Brian Bauer, a financial manager at Boeing, points out that the scales we use today abstract.
“Modern finance is the set of scales relied upon by business leaders, owners, and customers. Accounting reports tell owners about the performance of their business. A cash flow analysis tells a buyer whether or not they are getting a good deal when acquiring a company or manager when launching a project. And here’s where things get interesting. Accounting is governed by a set of rules, but the rules must be interpreted and the methods for adhering to those rules spark vigorous debate…. Click here to continue reading.
There are practical reasons for acting honestly. In the short run, dishonest acts may produce a larger income, but in the long run, clients or customers will catch on and take their business elsewhere. Yet ultimately, it is the fear of God that corrals us, even when we think we could get away with dishonesty on human terms. “Diverse weights and diverse measures are both alike an abomination to the Lord” (Prov. 20:10).
Apart from false weights and measures, there are other ways of being dishonest in the workplace. One example from the Old Testament concerns land ownership, which was certified with boundary markers. A dishonest person could stealthily shift those boundary markers to enlarge his own holdings at the expense of his neighbor. The proverbs condemn dishonest acts like that. “Do not remove an ancient landmark or encroach on the fields of orphans, for their redeemer is strong; he will plead their cause against you” (Prov. 23:10-11). The proverbs do not enumerate every kind of dishonest act that could be done in ancient Israel, much less in our world today. But they establish the principle that dishonest acts are as abhorrent to the Lord as dishonest words.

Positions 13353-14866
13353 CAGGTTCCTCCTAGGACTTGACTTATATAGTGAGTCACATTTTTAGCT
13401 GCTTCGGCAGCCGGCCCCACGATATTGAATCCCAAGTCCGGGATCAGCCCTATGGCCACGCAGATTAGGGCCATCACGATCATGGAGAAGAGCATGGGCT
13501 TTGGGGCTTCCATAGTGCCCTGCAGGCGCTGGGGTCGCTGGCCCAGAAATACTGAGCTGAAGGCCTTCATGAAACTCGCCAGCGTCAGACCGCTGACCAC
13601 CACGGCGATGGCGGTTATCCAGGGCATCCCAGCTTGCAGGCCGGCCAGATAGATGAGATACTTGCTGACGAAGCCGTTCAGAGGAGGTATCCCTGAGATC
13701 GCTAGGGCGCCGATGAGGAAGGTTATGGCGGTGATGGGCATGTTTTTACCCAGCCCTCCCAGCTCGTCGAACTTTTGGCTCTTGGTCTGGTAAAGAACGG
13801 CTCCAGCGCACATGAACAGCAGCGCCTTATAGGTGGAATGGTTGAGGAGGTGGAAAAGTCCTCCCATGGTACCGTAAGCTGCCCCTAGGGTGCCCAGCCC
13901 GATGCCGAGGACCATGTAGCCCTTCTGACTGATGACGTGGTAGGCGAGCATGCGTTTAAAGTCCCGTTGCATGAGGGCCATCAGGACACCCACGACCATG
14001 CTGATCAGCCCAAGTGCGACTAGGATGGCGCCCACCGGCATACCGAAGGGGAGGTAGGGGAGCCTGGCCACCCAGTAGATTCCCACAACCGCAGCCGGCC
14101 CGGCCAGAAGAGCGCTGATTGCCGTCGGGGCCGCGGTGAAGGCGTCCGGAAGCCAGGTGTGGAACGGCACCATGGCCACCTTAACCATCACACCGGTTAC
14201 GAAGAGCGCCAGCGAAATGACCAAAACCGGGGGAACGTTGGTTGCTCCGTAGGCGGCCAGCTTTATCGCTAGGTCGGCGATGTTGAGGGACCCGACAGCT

What does honesty—both in word and deed—look like in today’s workplace? If we remember that honesty is an aspect of trustworthiness, the criterion of honesty becomes, “Can people trust what I say and do?” not “Is it technically true?” There are ways to break trust without committing outright fraud. Contracts can be altered or obfuscated to give unfair advantage to the party with the most sophisticated lawyers. Products can be described in misleading terms, as when “increases energy” in a food label means nothing except “contains calories.” In the end, according to the proverbs, God will plead the cause of those so deceived and will not tolerate these practices (Prov. 23:11). In the meantime, wise—that is, godly—workers will avoid such practices.
When Do You Fire Your Customer?
The senior management of Software Dynamics, Inc. had just completed its Business Roadmap, spelling out SDI’s Vision, Mission, Values and Guiding Principles.
One section described the company’s position toward its customers: “We realize we are dependent on close relationships with our clients, and will go the extra mile to assure we are meeting their requirements and serving their needs.”
To continue reading, click here. You can return to this page afterwards.